We need some gamblers

By Mac McPhail - Contributing columnist

I don’t have to tell you, but things have changed. And we don’t know how long the coronavirus will last. Hopefully, a few more weeks. But it may be months. And when it is over, what will the “new normal” look like? But in the meantime, it looks like we’re going to need some gamblers.

In the letter to the Philippians in the Bible, the Apostle Paul writes about a fellow Christian named Epaphroditus. Paul states that Epaphroditus “risked his life” and “almost died for the work of Christ.” The phrase “risked his life” was a gambling term meaning “to risk everything on one roll of the dice.”

Around 250 AD, a group of early Christians around the ancient city of Carthage called themselves “The Gamblers.” They named themselves after Epaphroditus. These people went into the city of Carthage, during the height of the plagues, when bodies were stacked head high along the streets, and carried the dead outside the city and buried them. They risked their very lives to serve the citizens of Carthage, many of whom hated them because they were Christians.

There have been Christian “gamblers” ever since the earliest days of the faith. They were the ones treating lepers in the leper colonies when others would not dare to go near because of fear of the dreaded disease. They rescued newborn babies thrown away to die during the Roman Empire. Christians, like William Wilberforce in England, stood up against the injustice of slavery. Christians, like Corrie Ten Boom, hid Jews from the Nazis during World War II, and often, like them, ended up in concentration camps.

Of course, there have been times when Christians have not been such for the work of Christ. Many, like the media, are quick to point that out. But throughout the ages, Christians have been on the front lines of service. This was the case back in 2014 during the Ebola virus, which killed over 11,000 people.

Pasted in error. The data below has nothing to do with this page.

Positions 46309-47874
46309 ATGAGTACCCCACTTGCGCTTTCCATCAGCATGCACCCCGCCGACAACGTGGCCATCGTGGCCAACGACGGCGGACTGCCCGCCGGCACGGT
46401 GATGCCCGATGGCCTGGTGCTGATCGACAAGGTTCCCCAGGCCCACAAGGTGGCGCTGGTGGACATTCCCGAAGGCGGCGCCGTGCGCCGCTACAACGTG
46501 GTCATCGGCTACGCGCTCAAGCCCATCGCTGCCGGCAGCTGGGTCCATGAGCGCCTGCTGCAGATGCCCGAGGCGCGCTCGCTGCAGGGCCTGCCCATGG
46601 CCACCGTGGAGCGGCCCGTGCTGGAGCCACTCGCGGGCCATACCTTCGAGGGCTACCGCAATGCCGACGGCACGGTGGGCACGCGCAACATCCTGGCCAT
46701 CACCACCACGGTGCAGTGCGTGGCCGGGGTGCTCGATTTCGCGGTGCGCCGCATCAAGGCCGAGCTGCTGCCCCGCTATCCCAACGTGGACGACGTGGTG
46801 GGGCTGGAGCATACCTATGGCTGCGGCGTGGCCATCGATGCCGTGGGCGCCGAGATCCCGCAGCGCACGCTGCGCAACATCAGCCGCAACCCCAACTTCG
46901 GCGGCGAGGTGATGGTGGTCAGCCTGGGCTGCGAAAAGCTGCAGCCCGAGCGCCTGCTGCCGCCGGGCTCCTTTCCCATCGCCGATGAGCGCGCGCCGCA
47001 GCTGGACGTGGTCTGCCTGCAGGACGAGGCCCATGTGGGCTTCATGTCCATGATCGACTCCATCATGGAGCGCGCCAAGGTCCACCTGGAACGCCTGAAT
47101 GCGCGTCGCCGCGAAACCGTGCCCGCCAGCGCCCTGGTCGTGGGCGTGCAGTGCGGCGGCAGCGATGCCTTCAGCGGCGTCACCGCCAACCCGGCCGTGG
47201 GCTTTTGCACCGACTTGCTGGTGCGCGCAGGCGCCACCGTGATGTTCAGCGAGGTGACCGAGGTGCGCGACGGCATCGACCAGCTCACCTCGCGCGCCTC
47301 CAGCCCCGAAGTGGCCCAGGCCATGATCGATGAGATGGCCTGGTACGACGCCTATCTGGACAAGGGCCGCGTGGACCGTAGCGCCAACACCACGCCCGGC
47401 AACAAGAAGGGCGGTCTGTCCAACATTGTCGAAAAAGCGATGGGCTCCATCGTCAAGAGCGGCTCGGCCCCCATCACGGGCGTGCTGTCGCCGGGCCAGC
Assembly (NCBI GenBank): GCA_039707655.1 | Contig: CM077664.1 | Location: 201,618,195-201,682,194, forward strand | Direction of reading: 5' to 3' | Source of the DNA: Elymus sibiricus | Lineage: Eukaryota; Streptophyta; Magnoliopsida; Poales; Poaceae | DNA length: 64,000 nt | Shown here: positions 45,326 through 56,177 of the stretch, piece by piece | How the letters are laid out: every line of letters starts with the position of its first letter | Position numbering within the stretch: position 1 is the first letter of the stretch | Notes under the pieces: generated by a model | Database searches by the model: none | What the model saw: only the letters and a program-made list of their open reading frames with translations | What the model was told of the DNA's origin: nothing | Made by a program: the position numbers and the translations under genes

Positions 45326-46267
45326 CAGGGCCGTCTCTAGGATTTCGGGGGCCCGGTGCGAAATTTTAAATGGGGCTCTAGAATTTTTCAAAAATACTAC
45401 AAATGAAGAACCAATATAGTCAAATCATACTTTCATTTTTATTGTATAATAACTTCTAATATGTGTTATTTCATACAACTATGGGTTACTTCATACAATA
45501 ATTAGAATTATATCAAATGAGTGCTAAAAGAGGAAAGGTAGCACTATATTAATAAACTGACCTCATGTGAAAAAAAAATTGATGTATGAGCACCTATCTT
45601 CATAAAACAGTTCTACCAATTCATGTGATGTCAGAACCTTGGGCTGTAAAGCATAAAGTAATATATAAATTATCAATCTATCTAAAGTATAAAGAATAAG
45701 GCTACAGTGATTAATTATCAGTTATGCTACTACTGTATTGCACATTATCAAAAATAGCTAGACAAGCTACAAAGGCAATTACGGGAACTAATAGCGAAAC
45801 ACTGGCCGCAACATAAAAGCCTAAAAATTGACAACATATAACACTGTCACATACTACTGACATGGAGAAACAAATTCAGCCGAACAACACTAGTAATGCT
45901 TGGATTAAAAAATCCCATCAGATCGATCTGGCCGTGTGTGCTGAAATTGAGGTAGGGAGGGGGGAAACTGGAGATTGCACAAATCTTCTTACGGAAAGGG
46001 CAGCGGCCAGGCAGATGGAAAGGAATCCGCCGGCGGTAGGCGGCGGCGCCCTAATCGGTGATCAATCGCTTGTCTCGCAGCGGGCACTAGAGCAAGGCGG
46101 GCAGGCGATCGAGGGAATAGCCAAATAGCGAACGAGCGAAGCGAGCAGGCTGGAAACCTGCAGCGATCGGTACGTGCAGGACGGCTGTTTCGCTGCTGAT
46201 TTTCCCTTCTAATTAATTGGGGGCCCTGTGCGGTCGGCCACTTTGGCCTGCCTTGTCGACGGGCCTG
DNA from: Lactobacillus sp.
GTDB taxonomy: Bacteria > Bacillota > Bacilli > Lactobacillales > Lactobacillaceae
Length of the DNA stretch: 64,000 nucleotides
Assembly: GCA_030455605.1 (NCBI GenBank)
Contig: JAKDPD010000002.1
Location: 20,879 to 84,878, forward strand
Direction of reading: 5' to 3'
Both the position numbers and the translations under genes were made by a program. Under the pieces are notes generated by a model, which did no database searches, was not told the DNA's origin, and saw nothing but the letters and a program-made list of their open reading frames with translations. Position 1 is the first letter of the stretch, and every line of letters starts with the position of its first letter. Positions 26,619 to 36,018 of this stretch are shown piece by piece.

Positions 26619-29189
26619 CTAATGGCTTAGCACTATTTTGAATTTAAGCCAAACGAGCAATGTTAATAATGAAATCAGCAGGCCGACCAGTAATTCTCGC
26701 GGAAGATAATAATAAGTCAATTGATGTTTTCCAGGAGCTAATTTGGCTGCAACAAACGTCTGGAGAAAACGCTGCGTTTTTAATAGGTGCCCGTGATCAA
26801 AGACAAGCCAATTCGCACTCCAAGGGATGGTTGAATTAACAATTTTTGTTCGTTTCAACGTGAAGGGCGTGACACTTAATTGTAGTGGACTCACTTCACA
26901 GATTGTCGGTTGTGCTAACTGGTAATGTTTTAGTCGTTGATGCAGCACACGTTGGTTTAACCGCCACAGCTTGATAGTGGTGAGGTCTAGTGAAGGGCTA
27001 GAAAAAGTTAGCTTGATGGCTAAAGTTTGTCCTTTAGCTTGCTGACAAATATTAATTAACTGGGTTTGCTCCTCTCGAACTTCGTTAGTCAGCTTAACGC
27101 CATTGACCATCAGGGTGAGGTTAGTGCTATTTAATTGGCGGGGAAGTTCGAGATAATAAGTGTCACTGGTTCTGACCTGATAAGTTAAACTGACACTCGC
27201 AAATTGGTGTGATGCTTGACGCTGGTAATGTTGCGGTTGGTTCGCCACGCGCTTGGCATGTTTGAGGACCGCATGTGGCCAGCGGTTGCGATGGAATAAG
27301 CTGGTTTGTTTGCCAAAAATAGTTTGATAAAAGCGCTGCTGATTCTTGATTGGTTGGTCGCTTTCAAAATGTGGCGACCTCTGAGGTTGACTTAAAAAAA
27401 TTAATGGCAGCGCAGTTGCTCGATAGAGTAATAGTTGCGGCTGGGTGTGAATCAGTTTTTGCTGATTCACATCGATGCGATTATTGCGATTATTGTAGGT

Dr. Kent Brantly was serving as a missionary doctor through the Samaritan’s Purse Post-Residency Program at ELWA Hospital in Liberia. Samaritan’s Purse is the Christian Relief Organization, headed up by Franklin Graham, and is involved in many Christian service projects around the world. You will find them serving during natural disasters, giving aid and comfort. Many folks around here have been involved in supplying shoebox gifts for children in their Operation Christmas Child Project.

Dr. Kent Brantly didn’t plan on being a gambler with Ebola. In an article in “Decision” magazine, he said, “My wife, Amber, and I, along with our two children, did not move to Liberia for the specific purpose of fighting Ebola. We went to Liberia because we believe God called us to serve Him at ELWA Hospital.”

Dr. Brantly had been treating Ebola patients in an ever increasing number at the hospital in Liberia. He would take the proper precautions. He described them in “Decision” magazine saying, “Every time I put on the personal protective suit, it felt like putting on a space suit. It requires a support crew. It takes 30 minutes to put on the suit, then we would always pray before entering the ward.”

But when Dr. Brantly woke up one morning feeling achy and feverish, he isolated himself in his home, suspecting it was Ebola. He was right. Over the next nine days, as his family and thousands prayed for him, Dr. Brantley grew weaker and weaker. He then received a blood transfusion from a 14-year-old Ebola survivor that he had treated and an experimental drug. He was then sent back to the U.S. where his treatment was continued at Emory University Hospital in Atlanta. A few days later, Kent Brantly was released from the hospital, cured from an almost always fatal disease.

In these uncertain times of the coronavirus, we’re going to need gamblers. It probably won’t be as dramatic as Dr. Brantley during the Ebola virus. It may or may not involve risk. It may involve some physical risk in helping those in need. It may involve some financial risk in helping others at a time when there is a tendency to hoard. But it will mean stepping out of your comfort zone to help in some way.

The early Christians called themselves The Gamblers. They took risks in their work for Christ. But, is it really a gamble when you ultimately win, no matter what happens


By Mac McPhail

Contributing columnist

Mac McPhail, raised in Sampson County, lives in Clinton and can be reached at [email protected]

Mac McPhail, raised in Sampson County, lives in Clinton and can be reached at [email protected]